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Dear Friends,

within the general feeling of unease, we are thrilled to present our new issue mono.kultur #49 with Spanish artist and activist Santiago Sierra, widely acclaimed and frequently despised for his controversial performances that aim straight for the point where it hurts the most.

Santiago Sierra is perhaps best known for his infamous ‘remunerated actions’, in which he hires the poor and desperate at minimum wage to undertake pointless and degrading tasks. They include prostitutes having a line tattooed across their backs for the price of a shot of heroin; war veterans paid to face a corner of a gallery like scolded school kids; a young boy hired to polish the shoes of visitors during an exhibition opening; and workers tasked with shifting concrete blocks from one end of a space to another, or sitting inside cardboard boxes at a gallery for hours.

Sierra’s remunerated actions are intentionally humiliating, offensive, and arguably immoral, pushing the worlds of art and privilege face first into a nightmarish and desperate reality of the less fortunate. They pose daunting questions about our society from the vantage point of the disadvantaged, where these questions are not merely theoretical, but fundamentally existential. Exploitation is their mortar, despair is their bottom line.

Not surprisingly, Sierra’s works have frequently generated not only consternation and discussion, but public outrage. Again and again, pieces have been removed or cancelled, banned from YouTube, and publicly condemned by politicians and the press. But if anything, the debates around his actions bear testimony to their relentless effectiveness. Condensing complex and charged issues of capitalism, injustice, power, racism, migration, poverty, and greed into minimal and brutal gestures, Sierra’s work maintains that rare and unpredictable capacity to shock.

With mono.kultur, Santiago Sierra talked about the mechanics of exploitation, the price of controversy, and the joy in vandalism.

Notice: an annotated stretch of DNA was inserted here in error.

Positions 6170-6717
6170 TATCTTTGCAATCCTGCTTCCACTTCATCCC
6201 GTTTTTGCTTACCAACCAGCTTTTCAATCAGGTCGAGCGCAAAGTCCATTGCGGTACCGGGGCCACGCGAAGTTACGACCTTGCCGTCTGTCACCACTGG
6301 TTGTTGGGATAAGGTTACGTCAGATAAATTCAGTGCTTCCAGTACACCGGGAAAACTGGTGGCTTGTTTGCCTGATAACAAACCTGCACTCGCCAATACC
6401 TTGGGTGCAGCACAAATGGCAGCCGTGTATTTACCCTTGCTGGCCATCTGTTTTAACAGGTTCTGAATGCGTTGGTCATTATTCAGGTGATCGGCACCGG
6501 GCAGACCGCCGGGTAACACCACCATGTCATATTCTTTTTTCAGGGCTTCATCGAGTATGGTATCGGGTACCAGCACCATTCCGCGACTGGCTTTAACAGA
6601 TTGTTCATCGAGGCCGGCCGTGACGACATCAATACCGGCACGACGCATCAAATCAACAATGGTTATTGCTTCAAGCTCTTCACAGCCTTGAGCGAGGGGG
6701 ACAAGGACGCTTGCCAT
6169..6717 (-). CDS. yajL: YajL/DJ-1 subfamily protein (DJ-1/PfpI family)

Visually, the issue was treated with Sierra’s remedy of a quick poison and a slow balm: offering spread after spread of the artist’s works on the surface, each page needs to be unfolded to reveal context and conversation. mono.kultur #49 comes entirely in black and white: a magazine as a dirty marvel.

In short, a highly entertaining and provocative read for darkening days. Available as ever through our online store mono.konsum, or at the trusted book dealer of your choice very soon indeed.

Enjoy and all our best,


mono.kultur #49
“I am just showing a spark of he persistent evil that is out there.”

Autumn 2021 / English / 15 x 20 cm / 56 Pages / 14 Fold-Outs

Interview by Guillermo Espinosa
Works by Santiago Sierra
Design by



Dear Friends,

in this strange year of a global pandemic, race riots, and an increasingly toxic discourse in politics and society, our new issue couldn’t come more timely, featuring Eyal Weizman, the outspoken founder of Forensic Architecture.

Made up of architects, lawyers, journalists, scientists, designers, and more, Forensic Architecture is part investigative research lab, human rights activism hub, political think tank, journalism bureau, artists’ collective, and detective agency. Based at Goldsmiths, University of London, the group investigate the wider repercussions of human rights and environmental violations by the means of architectural thinking. In 10 years of work, they have researched illegal detention sites in Cameroon, examined police shootings in Chicago and elsewhere, modelled a prison in Syria using victims’ memories of sound, and digitally recreated the fires at Grenfell Tower in London. At its forefront is Eyal Weizman, a British Israeli architect.